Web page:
I witnessed it, because I was one of the reporters with a recorder in his face.

And it’s more media attention than I’ve seen given to some all-conference players and future lottery picks after a college game.

“It’s a big change,” Lyle said of the attention that he’s gotten since committing to Louisville this month. “Not that many reporters will interview you after the game. … Every once in a while I still here from a school, but I tell them I committed.”

James Blackmon, a top 40 recruit from Indiana, committed to the Hoosiers as a freshman in high school and has never waivered. He says that he still is interviewed after AAU games in July, but that it’s always the same Indiana reporters and it’s more laid back when he isn’t getting grilled about the status of his recruitment.

Blackmon said that he was never concerned about the attention, just preparing himself for the next level.

“Getting interviews because you’re not committed and stuff like that, it really wasn’t a big deal to me,” he said. “Just being more mature and seeing what I’m going to do at the next level. There’s guys that like that attention, and it’s probably why they wait it out. But I felt like that wasn’t a big deal. You can have it at the next level if you keep working at it.”

To a man, every prospect that I talked to said they looked forward to getting the recruiting process over with.

Lyle said committing took away a lot of the stress of July, and that he “you just get back to having fun” and playing basketball. Vaughn said “I can’t wait to commit”, although he emphasized he thought it was in his best interest to wait until the spring to make a decision. Malik-Abu said he is “looking forward to making my decision” and that when he does, it’s “going to be a relief.”

No one in the class has received more attention that the nation’s top point guard and the nation’s top big man — Tyus Jones and Jahlil Okafor — who have made it quite clear that they want to go to school together.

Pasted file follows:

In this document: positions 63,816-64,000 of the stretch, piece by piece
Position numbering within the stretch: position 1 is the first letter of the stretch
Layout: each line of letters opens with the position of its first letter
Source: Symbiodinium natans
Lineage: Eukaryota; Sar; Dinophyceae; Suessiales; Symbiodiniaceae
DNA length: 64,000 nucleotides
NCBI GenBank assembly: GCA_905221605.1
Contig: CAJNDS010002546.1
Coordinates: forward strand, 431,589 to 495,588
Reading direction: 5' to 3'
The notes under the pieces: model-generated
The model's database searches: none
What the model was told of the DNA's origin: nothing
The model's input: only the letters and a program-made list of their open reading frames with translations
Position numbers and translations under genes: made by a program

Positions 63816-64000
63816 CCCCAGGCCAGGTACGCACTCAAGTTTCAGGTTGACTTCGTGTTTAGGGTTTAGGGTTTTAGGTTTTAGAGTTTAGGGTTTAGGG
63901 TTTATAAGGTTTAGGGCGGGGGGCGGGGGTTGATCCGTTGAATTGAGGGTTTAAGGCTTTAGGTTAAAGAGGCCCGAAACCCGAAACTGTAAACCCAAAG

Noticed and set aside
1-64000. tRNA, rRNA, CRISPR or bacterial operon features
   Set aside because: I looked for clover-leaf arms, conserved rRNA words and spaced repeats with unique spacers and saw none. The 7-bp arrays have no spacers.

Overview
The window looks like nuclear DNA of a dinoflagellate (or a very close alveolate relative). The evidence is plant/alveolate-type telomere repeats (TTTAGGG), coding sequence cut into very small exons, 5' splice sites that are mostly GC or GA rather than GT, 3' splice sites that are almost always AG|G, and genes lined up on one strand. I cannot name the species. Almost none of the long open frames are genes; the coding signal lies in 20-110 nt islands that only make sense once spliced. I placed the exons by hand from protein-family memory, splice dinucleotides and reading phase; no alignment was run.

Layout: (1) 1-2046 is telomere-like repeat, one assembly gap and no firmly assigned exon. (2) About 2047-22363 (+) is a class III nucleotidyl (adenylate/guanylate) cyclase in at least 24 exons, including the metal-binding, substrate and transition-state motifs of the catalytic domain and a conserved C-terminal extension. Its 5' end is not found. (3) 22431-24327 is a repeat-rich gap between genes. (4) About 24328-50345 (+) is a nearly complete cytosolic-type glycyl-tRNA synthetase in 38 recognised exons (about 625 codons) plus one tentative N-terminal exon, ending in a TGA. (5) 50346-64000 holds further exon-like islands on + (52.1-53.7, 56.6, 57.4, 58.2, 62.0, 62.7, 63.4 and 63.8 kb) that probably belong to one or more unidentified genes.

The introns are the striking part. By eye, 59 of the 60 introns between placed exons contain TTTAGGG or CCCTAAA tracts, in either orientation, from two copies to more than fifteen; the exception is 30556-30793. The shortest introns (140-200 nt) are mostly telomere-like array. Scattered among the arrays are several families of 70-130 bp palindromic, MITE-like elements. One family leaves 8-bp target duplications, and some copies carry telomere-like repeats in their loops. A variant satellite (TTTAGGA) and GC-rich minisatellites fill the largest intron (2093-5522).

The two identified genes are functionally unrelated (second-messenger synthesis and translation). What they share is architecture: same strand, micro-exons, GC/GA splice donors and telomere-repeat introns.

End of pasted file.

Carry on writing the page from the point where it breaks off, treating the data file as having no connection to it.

Jones hasn’t had an issue with coaches calling too much — he made it quite clear early on that he didn’t want his phone to be ringing off the hook, and the coaches still in the mix are the coaches that have respected that — but he said that he’s still ready to have the process overwith.

“It’s been such a long process, so much goes into it. Once I make a decision I’ll be happier.”

You can find Rob on twitter @RobDauster.

VIDEO: Adams’ shot pushes St. Bonaventure past Saint Louis

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Sunday afternoon St. Bonaventure hosted Saint Louis in a game that was critical for the Bonnies’ postseason hopes. Mark Schmidt’s team has some work to do to get onto the NCAA tournament bubble, and avoiding bad losses is part of the equation. The Bonnies struggled for much of the game with the Billikens, but they managed to come back and win 65-62 on a Jaylen Adams three as time expired.

Adams finished the game with a team-high 19 points, with Marcus Posley adding 15 points and forward Dion Wright posting a double-double of 14 points and ten rebounds. Jermaine Bishop led the Billikens with 17 points and Davell Roby added 12 off the bench.

SUNDAY’S SNACKS: No. 5 Iowa, No. 12 SMU pick up road wins

SMU guard Nic Moore (11) passes around South Florida guard Jahmal McMurray (0) during the first half of an NCAA college basketball game Sunday, Feb. 7, 2016, in Tampa, Fla. (AP Photo/Brian Blanco)
AP Photo/Brian Blanco
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GAME OF THE DAY: James Madison 98, Hofstra 95 (OT)